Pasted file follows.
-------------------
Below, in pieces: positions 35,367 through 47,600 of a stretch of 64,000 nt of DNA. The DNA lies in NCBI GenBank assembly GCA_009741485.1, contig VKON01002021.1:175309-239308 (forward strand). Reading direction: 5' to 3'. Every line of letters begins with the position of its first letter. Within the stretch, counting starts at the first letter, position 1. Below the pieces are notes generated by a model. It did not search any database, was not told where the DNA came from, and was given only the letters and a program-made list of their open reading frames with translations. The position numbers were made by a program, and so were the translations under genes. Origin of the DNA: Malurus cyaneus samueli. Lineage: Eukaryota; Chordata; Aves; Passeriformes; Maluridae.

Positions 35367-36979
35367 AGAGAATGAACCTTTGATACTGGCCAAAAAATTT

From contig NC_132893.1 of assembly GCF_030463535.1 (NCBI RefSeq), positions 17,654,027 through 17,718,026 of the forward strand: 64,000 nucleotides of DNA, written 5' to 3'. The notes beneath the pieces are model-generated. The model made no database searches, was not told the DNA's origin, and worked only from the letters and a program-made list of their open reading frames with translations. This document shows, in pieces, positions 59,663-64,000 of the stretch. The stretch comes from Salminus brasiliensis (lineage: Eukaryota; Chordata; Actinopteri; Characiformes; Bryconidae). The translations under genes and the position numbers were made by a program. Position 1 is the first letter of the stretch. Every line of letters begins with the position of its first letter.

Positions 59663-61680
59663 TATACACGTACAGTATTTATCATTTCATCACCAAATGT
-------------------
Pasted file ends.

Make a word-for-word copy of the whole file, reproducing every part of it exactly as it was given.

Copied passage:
Below, in pieces: positions 35,367 through 47,600 of a stretch of 64,000 nt of DNA. The DNA lies in NCBI GenBank assembly GCA_009741485.1, contig VKON01002021.1:175309-239308 (forward strand). Reading direction: 5' to 3'. Every line of letters begins with the position of its first letter. Within the stretch, counting starts at the first letter, position 1. Below the pieces are notes generated by a model. It did not search any database, was not told where the DNA came from, and was given only the letters and a program-made list of their open reading frames with translations. The position numbers were made by a program, and so were the translations under genes. Origin of the DNA: Malurus cyaneus samueli. Lineage: Eukaryota; Chordata; Aves; Passeriformes; Maluridae.

Positions 35367-36979
35367 AGAGAATGAACCTTTGATACTGGCCAAAAAATTT

From contig NC_132893.1 of assembly GCF_030463535.1 (NCBI RefSeq), positions 17,654,027 through 17,718,026 of the forward strand: 64,000 nucleotides of DNA, written 5' to 3'. The notes beneath the pieces are model-generated. The model made no database searches, was not told the DNA's origin, and worked only from the letters and a program-made list of their open reading frames with translations. This document shows, in pieces, positions 59,663-64,000 of the stretch. The stretch comes from Salminus brasiliensis (lineage: Eukaryota; Chordata; Actinopteri; Characiformes; Bryconidae). The translations under genes and the position numbers were made by a program. Position 1 is the first letter of the stretch. Every line of letters begins with the position of its first letter.

Positions 59663-61680
59663 TATACACGTACAGTATTTATCATTTCATCACCAAATGT